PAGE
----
“These are not ordinary canoes. They may have conveyed spirits or shamans in their journeys to other spirit worlds. These magical boats are capable of penetrating the earth, flying across space, and ascending to the sky. Some natives believe that when a person becomes ill it is because their soul has wandered off or has been carried away. The magical canoe is used by the Shaman or his or her guardian spirits, to search for and try to return the missing soul in order to cure the sick person.”
MANY YEARS AFTER I saw this canoe carved into a giant boulder in an Ontario park, I boarded a snow covered train to West Virginia to see my parents. My father already had cancer, but now a brain tumor had been found and he was waiting for the hospital to get new machines that could radiate the tumor. My brother, Terry, sister-law, Ellen, and my mother and I, took turns sitting by Dad’s bedside, worried that his tumor might be malignant, or the radiation wouldn’t stop the growth, or the rest of his cancer would spread.
I was used to my father laughing and talking all the time. He was an engineer and a math wizard. He could crunch numbers without using a calculator. Now he was depressed, he couldn’t even balance his checkbook. He weighed ninety pounds, slept constantly, and hadn’t spoken in days.
“I have to build a boat,” A mumble came from the bed.
My mother, Terry, and I rushed to his side, relieved to hear him say something, anything.
“Penfile.” Dad’s eyes opened, “A stencil…a pencillll…”
Struggling to sit up, he pointed to a small table across the room next to the patio doors mumbling about needing paper. We were so glad he was moving again, we helped him over to the table and brought him a pencil and paper.
Dad stared out the patio doors into the snowy fields that went on for acres. Then he turned to us. “The boat…it’s going to be thirty feet long with a full kitchen under the main deck.”
Terry mouthed, “Boat? What boat? Ma and I shook our heads and shrugged our shoulders.
“I need my books,” Dad said, waving at the bookcase across the room.
I walked over to the bookcase. He must have meant, The World’s Best Sailboats. I had given it to him years ago as a birthday present. It was in an instruction book on how to build a sailboat. I took the book to him and he started thumbing through it.
Dad waved my brother over to his table. “There’s some things I have to find out about jibs and riggings,” he said. He scribbled on a piece of paper and handed it to my brother. “Could you go into town and do some research in the library?”
“Sure Dad,” Terry said, rolling his eyes at me.
Ma motioned for Terry and I to go into the hallway.
“Is it the tumor that’s causing this crazy boat idea?” she whispered.
“Ma, don’t worry.” My brother shrugged it off. “Dad can hardly hold a pencil. He’s not going to build a boat.”
The next day, sitting at his table again, Dad asked my mother, “What kind of kitchen would you like in the boat?”
Ma threw up her hands and motioned us out into the hallway again.
She crossed her arms over her chest and looked at Terry. “How much would this boat thing cost?”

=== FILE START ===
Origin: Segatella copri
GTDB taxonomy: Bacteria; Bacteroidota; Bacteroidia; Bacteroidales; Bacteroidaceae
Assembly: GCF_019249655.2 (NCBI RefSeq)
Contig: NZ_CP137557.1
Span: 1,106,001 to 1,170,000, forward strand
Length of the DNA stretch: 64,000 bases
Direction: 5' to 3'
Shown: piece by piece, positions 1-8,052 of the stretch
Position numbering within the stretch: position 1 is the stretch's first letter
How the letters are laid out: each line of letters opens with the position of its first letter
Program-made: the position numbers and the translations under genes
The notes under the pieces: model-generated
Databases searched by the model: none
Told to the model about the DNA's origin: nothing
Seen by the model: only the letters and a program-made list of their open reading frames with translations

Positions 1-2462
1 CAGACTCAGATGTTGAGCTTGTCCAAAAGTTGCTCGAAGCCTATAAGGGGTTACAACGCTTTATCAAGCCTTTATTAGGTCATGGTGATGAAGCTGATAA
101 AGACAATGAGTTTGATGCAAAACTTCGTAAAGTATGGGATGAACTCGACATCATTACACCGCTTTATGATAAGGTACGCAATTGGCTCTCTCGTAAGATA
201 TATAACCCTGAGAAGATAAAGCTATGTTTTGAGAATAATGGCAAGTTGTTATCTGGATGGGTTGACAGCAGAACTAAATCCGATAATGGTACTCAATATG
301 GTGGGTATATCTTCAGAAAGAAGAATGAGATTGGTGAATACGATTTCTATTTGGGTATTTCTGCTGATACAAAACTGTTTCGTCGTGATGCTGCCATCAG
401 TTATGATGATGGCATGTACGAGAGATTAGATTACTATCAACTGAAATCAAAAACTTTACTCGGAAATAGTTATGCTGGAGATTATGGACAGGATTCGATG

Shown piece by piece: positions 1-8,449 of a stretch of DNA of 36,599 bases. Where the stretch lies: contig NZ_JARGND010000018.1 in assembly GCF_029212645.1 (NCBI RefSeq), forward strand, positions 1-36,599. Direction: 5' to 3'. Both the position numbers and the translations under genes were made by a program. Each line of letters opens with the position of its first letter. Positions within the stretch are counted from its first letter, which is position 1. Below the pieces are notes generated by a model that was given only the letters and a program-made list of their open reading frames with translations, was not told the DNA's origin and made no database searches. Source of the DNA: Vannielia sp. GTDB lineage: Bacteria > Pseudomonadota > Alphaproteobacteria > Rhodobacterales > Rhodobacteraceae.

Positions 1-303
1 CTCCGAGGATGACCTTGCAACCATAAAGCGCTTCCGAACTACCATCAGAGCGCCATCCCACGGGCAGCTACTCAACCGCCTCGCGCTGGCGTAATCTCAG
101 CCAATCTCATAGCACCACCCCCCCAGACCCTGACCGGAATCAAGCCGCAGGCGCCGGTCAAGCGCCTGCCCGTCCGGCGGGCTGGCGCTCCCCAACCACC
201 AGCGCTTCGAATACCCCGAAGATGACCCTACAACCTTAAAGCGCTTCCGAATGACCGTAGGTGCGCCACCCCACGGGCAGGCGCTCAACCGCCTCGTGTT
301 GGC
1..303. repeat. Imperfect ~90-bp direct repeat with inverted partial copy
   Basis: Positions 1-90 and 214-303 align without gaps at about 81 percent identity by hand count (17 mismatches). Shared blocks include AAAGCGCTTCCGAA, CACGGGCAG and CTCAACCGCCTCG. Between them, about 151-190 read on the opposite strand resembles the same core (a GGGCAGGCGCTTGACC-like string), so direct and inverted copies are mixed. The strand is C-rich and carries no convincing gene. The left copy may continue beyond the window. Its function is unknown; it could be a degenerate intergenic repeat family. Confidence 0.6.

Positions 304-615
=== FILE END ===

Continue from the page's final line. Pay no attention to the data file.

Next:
My brother thought a moment. “Probably ten thousand dollars,” he whispered.
“What!” my mother said.
“But that’s not going to happen.”
“We’ve got hospital bills to pay!”
I chimed in, “Maybe we could help him build it.”
“Help him?” Ma’s fists leapt to her sides.
“But it’s not…” Terry said.
Ma swung around to Terry and threw up her hands. “Now she’s siding with him? Now she thinks he should build a ship in our backyard?”
“Hey, both of you.” Terry said. “Even if Toby and I helped him it would take ten years to build this thing.”
“Ten years?” I said.
“Listen, Terry.” Ma grabbed his shirt sleeve. “This is important. We don’t have much money. This boat would cost us our life savings.”
Terry said, “But Ma, he’s not going to build it.”
Ma took a deep breath. “Okay, okay, he’s not going to do it!”
We followed Ma back into the bedroom just as Dad pointed out the glass patio doors and said, “I’m going to build the boat right out there in the cornfield.”
“Terry! You said he wasn’t going to do it.”
That’s when it hit me – that Algonquin boat I saw carved into the boulder in the park…
“The magical canoe is used by the Shaman… to search for and try to return the missing soul in order to cure the sick person.”
My father was building a solar boat. I was sure of it.
I turned to my mother. “Ma, remember when you got cancer you began reading the Bible again and praying? I don’t remember you praying before.”
Ma shook her head. “What Bible, what are you talking about, Toby?”
I shrugged. “Well, maybe in a crisis we can see things, know things we couldn’t know before. I’m just saying, why would Dad chose to do a totally impossible task unless something told him it was necessary to do it?”
Weeks later, Dad had the radiation and his brain tumor shrank to where it was hardly visible. He started eating again, working on his Chevy Van in the garage and adding up the monthly bills in his head without using a calculator. And he stopped talking about the boat.
After lunch one afternoon, I walked down to the stream where Dad was holding a stick in his hand, trying to free some leaves caught in the ice.
“Hey, Dad,” I called to him. “When are we going to start building your boat?”
“Oh, that,” he smiled and said, “I guess we won’t have to build that boat anymore.”